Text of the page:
Friday, August 01, 2008
Comics! Uncanny X-Men #500!
Last week saw a milestone in Marvel Comics - the publication of the 500th issue of the Uncanny X-Men. Marvel marked the occasion by commissioning a painted front-and-back cover by quasi-deified comic book artist Alex Ross, and Marvel definitely got its money's worth (just how much does Ross get paid for a painting like this? Anybody out there hazard a guess?): the painting depicts all (well, most - the guy with the super-powered pet maggots is nowhere to be seen) the various ages of the X-Men caught between their two most emblematic foes, the mutant-hunting robot Sentinels and the world-dominating mutant master of magnetism, Magneto. There in the background is a ghostly telepathic image of Professor X, who recruited those five young mutants way back in 1963's first issue. Directly below him are the heroes those teenagers became: Iceman, Marvel Girl, Angel, Beast, and Cyclops, whose devastating ruby eye-beams carve an angle through the painting in classic Ross style (he loves the play of light in all its thicknesses). And surging forward toward the foreground is the new team that revitalized the comic in 1975 and changed the face of Marvel Comics forever: Storm, Colossus, Nightcrawler, Kitty Pryde, Gambit, Rogue, and of course Wolverine, bigger and better drawn than all the others. It's a bravura piece of work, even for an artist from whom we've come to expect such work.
It would be wrong to say that cover painting is the best thing about the 500th issue of the Uncanny X-Men. It's the only good thing. As for the rest, Marvel has pulled off something uncanny indeed: they've commemorated the 500th anniversary of their most popular title with the single worse X-Men issue ever published.
That's saying something. Uncanny, through its countless variations and incarnations, has published some truly crappy issues over the decades. This issue has to compete with the aforementioned maggot-guy, with the disco-heroine Dazzler, with the onslaught of Onslaught, and with the mini-era of the snub-nosed Wolverine (a manifestation that still confuses us, here at Stevereads). It handles this competition easily; it's worse than all of those eras before it even reaches page 10.
We'll get to page 10, but first a bit of true confession: Uncanny X-Men was never our favorite among the Marvel titles. When it first came out, we bought it of course - at the time, this new imprint Marvel Comics seemed able to do no wrong, and this seemed like another winner. The organizing principle? These super-powered kids, this team of kids and their somewhat creepy instructor (I wasn't the only one who suspected Marvel of doing a quickie-ripoff of the Doom Patrol, which, if memory serves, came out only a few months earlier and also featured a creepy instructor), were born that way. They didn't study with the Ancient One in a mountaintop retreat; they weren't struck by radioactive waste, spiders, rays, or bombs - instead, they just developed their abilities at puberty, the same as all their readers! When I first read it, I immediately started mentally listing all the other heroes who fit the same bill (what can I say? Way, way back then, I was something of a geek): Wonder Woman (who even as a child was stronger and faster than other Amazons) but not Superman (if Krypton hadn't exploded, he'd have been a poor powerless schlub like everybody else), the Martian Manhunter (on Mars, it seems, everybody could shapeshift) but not the Flash, Green Lantern, Atom, or Supergirl. The Sub-Mariner, but not, as mentioned, the Fantastic Four, Spider-Man, Doctor Strange, Daredevil, or the Hulk.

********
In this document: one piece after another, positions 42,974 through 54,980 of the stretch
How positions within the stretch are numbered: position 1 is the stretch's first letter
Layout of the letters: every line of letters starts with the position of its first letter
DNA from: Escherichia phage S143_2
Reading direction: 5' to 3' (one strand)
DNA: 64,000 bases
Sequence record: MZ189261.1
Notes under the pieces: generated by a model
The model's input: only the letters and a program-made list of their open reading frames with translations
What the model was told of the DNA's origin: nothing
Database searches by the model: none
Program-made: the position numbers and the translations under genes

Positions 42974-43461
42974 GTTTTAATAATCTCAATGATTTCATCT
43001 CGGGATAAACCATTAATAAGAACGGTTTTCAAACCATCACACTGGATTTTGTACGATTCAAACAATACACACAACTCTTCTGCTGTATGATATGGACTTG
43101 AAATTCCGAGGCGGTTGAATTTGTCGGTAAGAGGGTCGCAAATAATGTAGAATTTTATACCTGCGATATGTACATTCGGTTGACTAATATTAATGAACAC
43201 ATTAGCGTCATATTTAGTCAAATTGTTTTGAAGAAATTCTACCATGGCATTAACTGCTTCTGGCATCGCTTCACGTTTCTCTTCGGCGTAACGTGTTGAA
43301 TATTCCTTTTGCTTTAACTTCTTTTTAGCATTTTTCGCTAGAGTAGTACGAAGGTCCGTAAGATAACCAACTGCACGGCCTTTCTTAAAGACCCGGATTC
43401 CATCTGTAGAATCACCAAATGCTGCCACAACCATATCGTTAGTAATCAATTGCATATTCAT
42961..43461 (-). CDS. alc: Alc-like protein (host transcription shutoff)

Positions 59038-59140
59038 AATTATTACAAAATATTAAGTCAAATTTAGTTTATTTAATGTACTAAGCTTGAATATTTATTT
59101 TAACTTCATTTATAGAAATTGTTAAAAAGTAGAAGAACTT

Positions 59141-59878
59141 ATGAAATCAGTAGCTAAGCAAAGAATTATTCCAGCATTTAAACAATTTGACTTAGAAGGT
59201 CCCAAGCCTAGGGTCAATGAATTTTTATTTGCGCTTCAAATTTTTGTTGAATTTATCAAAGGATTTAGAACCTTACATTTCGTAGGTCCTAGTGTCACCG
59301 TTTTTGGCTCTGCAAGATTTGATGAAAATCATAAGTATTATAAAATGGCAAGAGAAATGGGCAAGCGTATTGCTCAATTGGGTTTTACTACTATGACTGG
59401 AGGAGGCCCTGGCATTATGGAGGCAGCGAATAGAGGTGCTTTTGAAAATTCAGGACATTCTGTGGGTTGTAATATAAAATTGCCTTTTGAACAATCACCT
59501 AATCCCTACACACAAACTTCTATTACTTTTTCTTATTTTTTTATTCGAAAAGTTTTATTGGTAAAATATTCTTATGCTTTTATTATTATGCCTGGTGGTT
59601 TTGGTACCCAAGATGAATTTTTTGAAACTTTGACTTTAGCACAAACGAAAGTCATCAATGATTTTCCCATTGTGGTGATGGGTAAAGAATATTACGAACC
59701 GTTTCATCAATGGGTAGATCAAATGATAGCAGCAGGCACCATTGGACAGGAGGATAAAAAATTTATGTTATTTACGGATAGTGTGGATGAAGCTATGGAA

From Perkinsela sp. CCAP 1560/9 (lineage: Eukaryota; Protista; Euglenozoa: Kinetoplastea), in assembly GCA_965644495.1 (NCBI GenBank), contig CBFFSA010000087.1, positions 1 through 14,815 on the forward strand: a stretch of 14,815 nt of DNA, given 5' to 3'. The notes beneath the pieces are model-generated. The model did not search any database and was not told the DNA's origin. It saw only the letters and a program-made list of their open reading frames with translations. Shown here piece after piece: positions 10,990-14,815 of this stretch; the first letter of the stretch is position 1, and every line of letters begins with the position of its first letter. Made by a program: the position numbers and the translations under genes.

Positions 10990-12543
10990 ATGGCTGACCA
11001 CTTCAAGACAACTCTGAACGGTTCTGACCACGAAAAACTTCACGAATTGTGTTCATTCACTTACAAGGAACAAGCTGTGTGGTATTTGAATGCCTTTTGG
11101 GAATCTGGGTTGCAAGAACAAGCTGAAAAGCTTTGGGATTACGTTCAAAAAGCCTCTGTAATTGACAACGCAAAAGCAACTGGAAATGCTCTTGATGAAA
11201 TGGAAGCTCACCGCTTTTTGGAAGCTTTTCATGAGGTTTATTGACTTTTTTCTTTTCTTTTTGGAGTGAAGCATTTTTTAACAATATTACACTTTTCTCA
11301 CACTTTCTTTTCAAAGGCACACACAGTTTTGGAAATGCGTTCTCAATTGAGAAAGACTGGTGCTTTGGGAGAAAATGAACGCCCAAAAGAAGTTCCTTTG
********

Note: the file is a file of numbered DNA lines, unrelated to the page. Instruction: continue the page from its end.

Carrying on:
(And what of my beloved Legion of Super-Heroes, you ask? I did the rundown on them too! Cosmic Boy, Saturn Girl, Phantom Girl, Chameleon Boy, Shadow Lass, Shrinking Violet, Triplicate Girl, Matter-Eater Lad, even Element Lad, yes - Wildfire, Lightning Lad, Cosmic Boy, Mon-el, Invisible Kid, Sun Boy, Colossal Boy, Princess Projectra, Timber Wolf, no ...)
It was an interesting take, but the first issue was sloppily done. Too much exposition, boring action sequences (even Jack Kirby could nod), and a team of weaklings the Thing alone could probably stomp into the ground before lunch.
The title won me over a few times ("Not a Dream! Not a Hoax! Not an Imaginary Story!" was an unbeatable hook for one issue, and of course there was the great Neal Adams for a too-short while, giving us the first truly great X-story with the introduction of the Sentinels) and lost me a few times, and like everybody else, I thought the 1975 re-launch (featuring Cyclops leading a team of heroes nobody'd ever heard of) was really good. But even during the Dark Phoenix Saga, my comics-reading heart lay elsewhere - with Thor, and Conan, and the Avengers, and Superman, and, of course, the Legion. And like all sensible sentient beings, I've had two parallel reactions to the modern incarnation of the title: one the one hand, a growing and awestruck appreciation of Joss Whedon's run on Astonishing X-Men, and on the other hand, a near-hysterical avoidance of the 100 percent pure crapola being produced in all the other X-titles.
Still, when a comic turns 500, you gotta read it. I was there, of course, for Action Comics 500 and was very much not disappointed - it was a great, epic retelling of the Superman story combined with a first-rate Lex Luthor plotline. It delivered.
Uncanny X-Men 500 miscarries. In fact, if it were a baby, it would miscarry so bad it would cause all the other babies in the whole friggin maternity ward to croak.